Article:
Updated: January 19, 2014 at 6:52 pm
DENVER — We watched the upcoming Super Bowl champion on this gorgeous Colorado Sunday afternoon.
This is my conviction, but don't just listen to me. Rod Smith is convinced, too.
A few minutes after the Broncos trashed the New England Patriots, 26-16, Smith stood in a peaceful corner of a joyous, chaotic locker room. He had once stood in this room as a Broncos receiver. On Sunday afternoon, he walked into the locker room as a friend of the team.
Smith knows the ingredients of a Super Bowl champion. He started for two champs and caught an 80-yard touchdown from John Elway in the Broncos' last journey to the ultimate game in 1999.
He's convinced he sees another title team.
"The Broncos are going to win," Smith said. "Don't matter who they play. The Broncos are going to win. These guys just believe."
I realize it might seem a trifle early to crown the Broncos, but a moment from the third quarter convinced me this team has the right stuff to rule the NFL.
Quarterback Tom Brady led a Patriots march to the Broncos' 29-yard-line and along the way he silenced the rowdy crowd at Mile High. The fans were wise enough to realize the Broncos still had to vanquish one of the top-five quarterbacks in football history along with the brilliant, diabolical mind of coach Bill Belichick.
Facing a fourth and 3, Belichick made the courageous choice. He gambled, tossing in all his chips by going for the first down. Brady retreated into the pocket, where he searched for receivers.
He failed to see the terrifying figure rampaging toward him. This seems strange. The figure sprinting toward him was Terrance Knighton, who is listed at 6-foot-3 and 335 pounds. A newborn would weigh a negative 15 pounds if placed on Knighton's faulty scale.
Knighton was enraged, with good reason. He was fueled by doubting voices who had announced the Broncos' defense was soft and weak and vulnerable. He listened, his fury building, to those who insisted Brady would rip this flimsy defense to shreds.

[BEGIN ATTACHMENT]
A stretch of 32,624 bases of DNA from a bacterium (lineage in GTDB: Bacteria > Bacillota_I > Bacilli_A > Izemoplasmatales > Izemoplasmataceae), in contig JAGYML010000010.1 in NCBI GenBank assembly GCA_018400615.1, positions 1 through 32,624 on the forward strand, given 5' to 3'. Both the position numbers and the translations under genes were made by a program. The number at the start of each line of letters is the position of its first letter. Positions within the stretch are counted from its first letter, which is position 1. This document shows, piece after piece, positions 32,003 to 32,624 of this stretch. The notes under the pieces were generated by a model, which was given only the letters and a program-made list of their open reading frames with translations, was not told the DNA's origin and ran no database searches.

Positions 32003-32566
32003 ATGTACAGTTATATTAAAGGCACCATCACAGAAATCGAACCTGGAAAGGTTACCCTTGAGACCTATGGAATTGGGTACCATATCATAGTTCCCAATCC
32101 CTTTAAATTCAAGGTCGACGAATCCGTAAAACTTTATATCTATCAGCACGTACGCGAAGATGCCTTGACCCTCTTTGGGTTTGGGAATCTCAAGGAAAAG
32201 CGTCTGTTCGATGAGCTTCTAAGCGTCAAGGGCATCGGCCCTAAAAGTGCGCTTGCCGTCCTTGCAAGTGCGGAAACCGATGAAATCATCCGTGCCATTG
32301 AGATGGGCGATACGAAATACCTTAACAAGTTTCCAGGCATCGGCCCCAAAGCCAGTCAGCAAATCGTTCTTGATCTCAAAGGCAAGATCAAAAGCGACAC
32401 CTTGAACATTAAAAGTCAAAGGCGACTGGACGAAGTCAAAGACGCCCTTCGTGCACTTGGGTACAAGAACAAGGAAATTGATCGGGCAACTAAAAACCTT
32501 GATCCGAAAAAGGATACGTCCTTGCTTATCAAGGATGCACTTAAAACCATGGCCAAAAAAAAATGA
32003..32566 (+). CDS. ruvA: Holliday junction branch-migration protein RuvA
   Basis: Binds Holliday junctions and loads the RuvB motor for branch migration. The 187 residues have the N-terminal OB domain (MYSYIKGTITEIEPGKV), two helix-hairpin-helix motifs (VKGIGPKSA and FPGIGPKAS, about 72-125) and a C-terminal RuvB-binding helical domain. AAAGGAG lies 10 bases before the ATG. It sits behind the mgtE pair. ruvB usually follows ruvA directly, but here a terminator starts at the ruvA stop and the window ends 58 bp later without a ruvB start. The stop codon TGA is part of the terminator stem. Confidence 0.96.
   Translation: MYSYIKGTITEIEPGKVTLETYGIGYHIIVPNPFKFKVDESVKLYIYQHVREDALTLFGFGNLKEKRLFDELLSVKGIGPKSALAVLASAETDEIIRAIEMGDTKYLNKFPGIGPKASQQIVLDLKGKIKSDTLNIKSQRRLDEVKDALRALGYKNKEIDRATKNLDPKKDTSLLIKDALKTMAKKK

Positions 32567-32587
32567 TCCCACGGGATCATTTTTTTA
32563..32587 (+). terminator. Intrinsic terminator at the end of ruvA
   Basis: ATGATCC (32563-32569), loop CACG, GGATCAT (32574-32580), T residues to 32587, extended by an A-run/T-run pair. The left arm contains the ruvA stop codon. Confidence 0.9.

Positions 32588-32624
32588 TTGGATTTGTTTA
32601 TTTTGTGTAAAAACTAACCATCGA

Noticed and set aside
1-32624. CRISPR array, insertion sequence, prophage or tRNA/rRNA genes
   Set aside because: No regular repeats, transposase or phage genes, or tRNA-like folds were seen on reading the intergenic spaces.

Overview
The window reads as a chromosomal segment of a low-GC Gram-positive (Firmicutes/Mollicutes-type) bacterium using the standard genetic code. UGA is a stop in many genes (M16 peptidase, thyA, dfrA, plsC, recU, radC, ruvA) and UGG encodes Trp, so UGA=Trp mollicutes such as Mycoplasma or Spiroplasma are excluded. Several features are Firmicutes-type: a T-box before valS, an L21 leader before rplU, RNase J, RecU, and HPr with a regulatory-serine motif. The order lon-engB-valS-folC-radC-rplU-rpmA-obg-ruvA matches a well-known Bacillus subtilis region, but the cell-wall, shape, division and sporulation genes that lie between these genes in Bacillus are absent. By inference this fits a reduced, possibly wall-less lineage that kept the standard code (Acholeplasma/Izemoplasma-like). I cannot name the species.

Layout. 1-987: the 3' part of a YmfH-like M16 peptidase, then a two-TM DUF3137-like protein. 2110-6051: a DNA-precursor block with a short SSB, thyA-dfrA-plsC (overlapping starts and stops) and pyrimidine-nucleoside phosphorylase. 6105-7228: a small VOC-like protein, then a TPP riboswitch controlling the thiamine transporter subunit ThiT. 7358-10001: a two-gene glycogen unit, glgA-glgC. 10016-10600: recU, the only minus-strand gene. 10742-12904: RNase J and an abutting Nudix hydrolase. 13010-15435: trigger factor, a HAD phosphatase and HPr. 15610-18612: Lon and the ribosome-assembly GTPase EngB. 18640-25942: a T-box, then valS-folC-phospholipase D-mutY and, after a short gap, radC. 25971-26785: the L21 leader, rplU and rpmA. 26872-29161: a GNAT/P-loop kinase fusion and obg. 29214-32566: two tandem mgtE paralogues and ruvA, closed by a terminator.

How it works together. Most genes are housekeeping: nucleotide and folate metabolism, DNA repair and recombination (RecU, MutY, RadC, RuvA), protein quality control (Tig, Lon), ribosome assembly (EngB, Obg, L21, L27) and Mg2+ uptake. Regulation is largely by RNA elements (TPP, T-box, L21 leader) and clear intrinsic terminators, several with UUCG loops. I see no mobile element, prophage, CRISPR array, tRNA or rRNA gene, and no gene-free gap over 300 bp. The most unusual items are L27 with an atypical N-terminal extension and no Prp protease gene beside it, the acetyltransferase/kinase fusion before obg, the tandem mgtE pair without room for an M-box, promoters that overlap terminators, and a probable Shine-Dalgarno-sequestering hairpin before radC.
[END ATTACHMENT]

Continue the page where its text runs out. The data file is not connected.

"We can't do this, we can't do that, you know," Knighton said. "We listen to everything and we just use it to warm the fire."
Knighton, a man in flames, engulfed Brady in his arms and dropped him to the turf.
When Brady retreated into the pocket, the Patriots retained a chance. As Brady reclined on the field, he knew what everybody should have known:
The Patriots were finished.
"That was huge," Smith said, his voice rising with each word. "It was huge."
A few seconds after the season-altering sack, Smith was shouting in Knighton's ear.
"Dude, it's not going to resonate with you how important it is that you did what you just did," Smith said. "But you just made a sack against one of the best to ever play the game."
When the third quarter ended, the Broncos had 20 points, double the number of New England's nine first downs. Brady and the Patriots had crawled to 160 total yards. Peyton Manning was magnificent, passing with a level of precision rarely seen in football history.
But Manning's magnificence was no surprise.
What converted me from Broncos skeptic to Broncos believer is the marauding performance of the defense. Knighton had been infuriated by all those who doubted him and his defensive comrades. On Sunday afternoon, he was serene. He knew he had silenced all critics.
The silencing will continue Feb. 2 in New Jersey.
The Broncos will win the Super Bowl. Smith believes. And so do I.